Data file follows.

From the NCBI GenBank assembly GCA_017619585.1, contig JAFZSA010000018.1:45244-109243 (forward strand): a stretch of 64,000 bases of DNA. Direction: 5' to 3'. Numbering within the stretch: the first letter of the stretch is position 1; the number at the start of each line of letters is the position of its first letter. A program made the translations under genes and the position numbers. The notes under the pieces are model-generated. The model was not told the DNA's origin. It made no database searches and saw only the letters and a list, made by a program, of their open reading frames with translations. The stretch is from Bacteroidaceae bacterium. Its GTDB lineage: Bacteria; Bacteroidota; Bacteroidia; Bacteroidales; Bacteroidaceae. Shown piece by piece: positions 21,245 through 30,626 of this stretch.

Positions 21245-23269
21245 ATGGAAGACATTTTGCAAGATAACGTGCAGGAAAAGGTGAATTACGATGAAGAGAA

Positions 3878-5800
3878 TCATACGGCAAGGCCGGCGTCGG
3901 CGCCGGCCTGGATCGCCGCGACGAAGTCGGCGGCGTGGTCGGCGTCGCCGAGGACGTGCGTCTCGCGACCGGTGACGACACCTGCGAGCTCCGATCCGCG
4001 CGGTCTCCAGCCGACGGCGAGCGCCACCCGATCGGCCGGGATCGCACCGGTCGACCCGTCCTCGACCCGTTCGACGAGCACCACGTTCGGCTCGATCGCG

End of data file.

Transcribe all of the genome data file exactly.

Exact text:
From the NCBI GenBank assembly GCA_017619585.1, contig JAFZSA010000018.1:45244-109243 (forward strand): a stretch of 64,000 bases of DNA. Direction: 5' to 3'. Numbering within the stretch: the first letter of the stretch is position 1; the number at the start of each line of letters is the position of its first letter. A program made the translations under genes and the position numbers. The notes under the pieces are model-generated. The model was not told the DNA's origin. It made no database searches and saw only the letters and a list, made by a program, of their open reading frames with translations. The stretch is from Bacteroidaceae bacterium. Its GTDB lineage: Bacteria; Bacteroidota; Bacteroidia; Bacteroidales; Bacteroidaceae. Shown piece by piece: positions 21,245 through 30,626 of this stretch.

Positions 21245-23269
21245 ATGGAAGACATTTTGCAAGATAACGTGCAGGAAAAGGTGAATTACGATGAAGAGAA

Positions 3878-5800
3878 TCATACGGCAAGGCCGGCGTCGG
3901 CGCCGGCCTGGATCGCCGCGACGAAGTCGGCGGCGTGGTCGGCGTCGCCGAGGACGTGCGTCTCGCGACCGGTGACGACACCTGCGAGCTCCGATCCGCG
4001 CGGTCTCCAGCCGACGGCGAGCGCCACCCGATCGGCCGGGATCGCACCGGTCGACCCGTCCTCGACCCGTTCGACGAGCACCACGTTCGGCTCGATCGCG